Zzzzzzz….must get thy beauty sleep! #photoshoot📷 #sleep #beauty #beautyintheboardroom #beautyskew #2020goals
A mani just in case a sliver of nail shows up on the pic…🤣🤣 #beauty #beautyintheboardroom #BeautySkew #2020goals #brandimage #photoshoot📷
Lay off the alcohol…even at a work event…wah 😭 must stay hydrated :). #photoshoot📷 #beauty #beautyintheboardroom #brandimage #2020goals #bowlmorlanes #nycnights🌃 #beautyskew
Despite a 12 hour turn around NYC-Orlando-NYC, I was still able to prep for the big day…teeth whitening..a must! #photoshoot📷 #brandimage #2020goals #beauty
Day one of the 2 week count down to my photoshoot.
It’s time. I’m FINALLY getting my new headshots. I’ve hemmed, hawed and avoided this project for years. And then I spent another few years looking for the perfect photographer: someone who will make me feel comfortable, understand what I’m trying to convey, and will make me look awesome! Note to self: I really despise the way I look in photos so it was super important that I gelled with my photographer.
I found that person: Rebecca Rehder, founder of June 4th Studio. And the good news is I used to work with her years ago in the advertising biz! So not only do I feel comfortable with her, but she adds a strategic lens from her Ad Strategy background to her talent as an artist. She really GETS me. She put a ton of effort in to thinking through the my “brand,” the various looks I wanted to achieve. In all honesty, we started the process of thinking through this shoot a few weeks ago but I’m introducing her now as the first step to the photo shoot of a lifetime!
Hope you follow me during this two-week countdown 🙂
Could beauty be a business liability? According to a recent edition of Harvard Business Review, it just might be. Well, if you are a woman that is. Professor Lead D. Sheppard of Washington State University and Stefanie K Johnson, an associate professor of the University of Colorado Boulder, published a study that showed how people will rate more attractive women in the workplace as “less truthful, less trustworthy as leaders and more deserving of termination than their ordinary-looking counterparts.” (“For Women in Business, Beauty is Liability”) Haven’t we heard that beautiful men and women have a leg up in business? I’ve written about this in a number of past posts (“Hotties Get More For Free” and “Did Newsweek Get It Right?” to name a few.) The article does point out that other studies have shown women rated high on the appearance scale did benefit from being seen as more competent. While that too reflects bias, I can see how that makes sense, i.e. if you assume those women who care for their appearance may also care for their work. But to assume anyone, based on their looks alone, is more or less truthful and honest, is disturbing, to say the least.
Was it the methodology that was out of whack? Doesn’t appear that way. The professors had participants in the study read fictional articles about certain people with their photos attached, and then these participants were asked to rate the honesty of the people featured. The articles were quoting leaders explaining why certain people were laid off due to economic conditions (vs anyone’s failures). While the content remained the same, the pictures changed. There were pictures of more or less attractive men and women. Attractive men were regarded the same as unattractive men with regard to the different attributes. Not so for women.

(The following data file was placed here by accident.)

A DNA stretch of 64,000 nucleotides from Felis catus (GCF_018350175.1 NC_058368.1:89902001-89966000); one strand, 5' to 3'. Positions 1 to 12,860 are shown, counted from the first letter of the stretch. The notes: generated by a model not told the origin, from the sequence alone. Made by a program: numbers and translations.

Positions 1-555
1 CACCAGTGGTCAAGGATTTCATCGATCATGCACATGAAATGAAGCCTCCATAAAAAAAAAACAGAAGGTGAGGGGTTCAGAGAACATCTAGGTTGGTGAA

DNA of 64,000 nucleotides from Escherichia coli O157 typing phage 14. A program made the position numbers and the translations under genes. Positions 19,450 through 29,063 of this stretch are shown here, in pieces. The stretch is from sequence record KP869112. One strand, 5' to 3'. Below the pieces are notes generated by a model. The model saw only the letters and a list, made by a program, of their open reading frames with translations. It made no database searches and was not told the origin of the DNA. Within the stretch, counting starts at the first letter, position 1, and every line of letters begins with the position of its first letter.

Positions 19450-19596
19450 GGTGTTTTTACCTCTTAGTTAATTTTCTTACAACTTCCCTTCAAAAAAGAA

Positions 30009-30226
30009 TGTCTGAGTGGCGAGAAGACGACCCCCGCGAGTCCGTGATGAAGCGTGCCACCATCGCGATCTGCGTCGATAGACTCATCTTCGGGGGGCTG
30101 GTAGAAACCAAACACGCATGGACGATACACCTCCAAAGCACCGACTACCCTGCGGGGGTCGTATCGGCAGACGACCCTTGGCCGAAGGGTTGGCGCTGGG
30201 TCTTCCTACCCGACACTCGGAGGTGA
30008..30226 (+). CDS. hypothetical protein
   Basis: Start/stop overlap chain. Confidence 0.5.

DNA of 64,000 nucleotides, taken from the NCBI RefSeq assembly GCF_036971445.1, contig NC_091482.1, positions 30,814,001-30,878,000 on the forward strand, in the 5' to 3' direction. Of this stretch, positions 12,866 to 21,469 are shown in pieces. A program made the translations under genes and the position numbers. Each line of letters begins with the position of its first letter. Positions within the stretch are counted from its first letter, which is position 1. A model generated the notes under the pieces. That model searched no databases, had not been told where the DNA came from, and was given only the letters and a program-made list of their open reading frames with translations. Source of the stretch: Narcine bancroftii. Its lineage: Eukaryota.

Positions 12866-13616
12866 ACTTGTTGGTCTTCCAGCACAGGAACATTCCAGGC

The professors attribute some of this bias to our long history of believing women use their attractiveness to lure men. (Scary that this STILL is so deeply embedded in us.) Another reason for this bias is the long history of some women using their attractiveness to compete for men to climb social and economic ladders. Think beauty contests for example.
Many would argue that attractive people have it easier in life. There have been studies showing how attractive people get more attention, higher salaries for example. But that’s based on bias too! I’m so thrilled to say that we are now living in time of pushing to bust our biases, and a call for inclusion ALL people — all genders, ethnicities, backgrounds, in our schools, offices and media. But there are many other forms of bias we have to be aware of too. And women’s appearance, especially, is one of them. Let’s start by recognizing this is an issue, and remind ourselves that ALL people deserve a fair chance. Sexism is NOT ok. End of story.
I’ve sat on panel after panel but this is a first for me. I am the only light skinned person in this entire conference, speaking about beauty in the workplace. And I’m bubbling with excitement (and a bit of fish-out-of-water feeling) because I’m sharing the stage with four gorgeous, brilliant, fierce business women who are blowing me away with their poise, warmth and insights. My friend Ty Heath of Linkedin organized an amazing conference for women of color, TransformHER, and she asked me to join this particular panel. No question, I jumped at the chance. Ty gave me an opportunity to discuss the truly important topic of beauty in corporate America. While I write about this issue in Beautyskew, I’ve never had the honor to SPEAK about it. I am thrilled that this topic is finally getting some real attention.
I can totally understand why this is a key topic for the conference. There is no denying that African-American women face a double challenge: they often have to concern themselves with BOTH not appearing too feminine or too “black.” In this era of greater diversity an inclusion, the business world has loosened up the expectations of how we should look in the office. But let’s face it, we still have a long way to go. I, myself, am still challenged with not looking either too sexy or too dowdy or too corporate. I wrote an angst-filled post about this last year when I had to prep for a huge speech in Norway. What a pain to have to a. worry about what to wear, and b. have to curb our true selves so so others can feel comfortable. Why is being comfortable so good anyway?